Starting a Nonprofit Corporation
“I want to start a nonprofit.”
Good for you. Fortunately there is a very clear path to becoming a nonprofit and getting awarded tax exempt status to your organization. Whether you are a community-inspired young person or a recent retiree looking to give back and keep busy, I can help you define the purpose of the nonprofit entity and to present the filings so that you can create and manage a successful nonprofit. You put a lot of time and personal goodwill into the concept of your nonprofit. How much time do you really want to spend reading state and federal requirements for achieving your nonprofit status? Talking to a lawyer will help you get down to the activity that is the purpose of your nonprofit and maximize your chances of success.
“We’re a nonprofit, not a corporation.”
“Nonprofit” is a poor descriptor of what the nonprofit entity actually is. “Nonprofit” means that no profit will inure to its directors, members, employees, family members, and the like. It does not mean that there are no profits. Indeed, if you don’t make any profit the business will fail. In Oregon, nonprofit entities are registered with state as a corporation. The concept of a nonprofit is that the corporation is performing some public good and that any money the nonprofit corporation has is held in trust for the benefit of the public. The nonprofit corporation has to observe corporate formalities (rules), create bylaws with specific language that directs the conduct of its directors and staff, and keep exacting bookkeeping and accounting records.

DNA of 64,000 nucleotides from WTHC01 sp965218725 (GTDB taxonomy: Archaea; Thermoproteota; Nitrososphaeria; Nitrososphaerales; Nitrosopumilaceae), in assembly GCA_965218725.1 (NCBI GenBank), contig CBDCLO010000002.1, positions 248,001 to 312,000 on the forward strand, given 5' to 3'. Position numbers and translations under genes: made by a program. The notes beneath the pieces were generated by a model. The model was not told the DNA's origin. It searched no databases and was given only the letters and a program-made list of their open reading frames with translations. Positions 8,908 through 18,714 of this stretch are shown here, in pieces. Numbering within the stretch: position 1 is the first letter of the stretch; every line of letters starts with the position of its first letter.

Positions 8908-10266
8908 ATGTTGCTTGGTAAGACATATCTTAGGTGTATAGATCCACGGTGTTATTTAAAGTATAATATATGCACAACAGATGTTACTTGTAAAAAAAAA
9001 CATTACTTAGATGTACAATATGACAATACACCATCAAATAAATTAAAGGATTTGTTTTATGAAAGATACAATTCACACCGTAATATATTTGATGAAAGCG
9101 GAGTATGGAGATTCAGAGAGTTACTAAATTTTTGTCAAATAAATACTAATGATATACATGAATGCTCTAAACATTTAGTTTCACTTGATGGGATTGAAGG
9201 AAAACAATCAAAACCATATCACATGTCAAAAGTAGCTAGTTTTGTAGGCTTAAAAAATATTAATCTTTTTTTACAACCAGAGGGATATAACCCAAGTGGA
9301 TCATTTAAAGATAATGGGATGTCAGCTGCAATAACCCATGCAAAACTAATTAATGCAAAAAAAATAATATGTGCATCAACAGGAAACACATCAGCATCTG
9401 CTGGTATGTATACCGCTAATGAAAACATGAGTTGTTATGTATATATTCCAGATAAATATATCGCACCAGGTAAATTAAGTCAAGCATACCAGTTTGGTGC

“Tax filing? We’re tax exempt. Why do we have to do that?”
Because your nonprofit corporation is working on behalf of the public, and the corporation holds all money in trust on behalf of the public, the corporation must file each year one of the versions of IRS Form 990. I work with accountants who specialize in nonprofit accounting and tax filings, and I will advise you on best practices for record keeping and tax filing, as well as best practices for directors.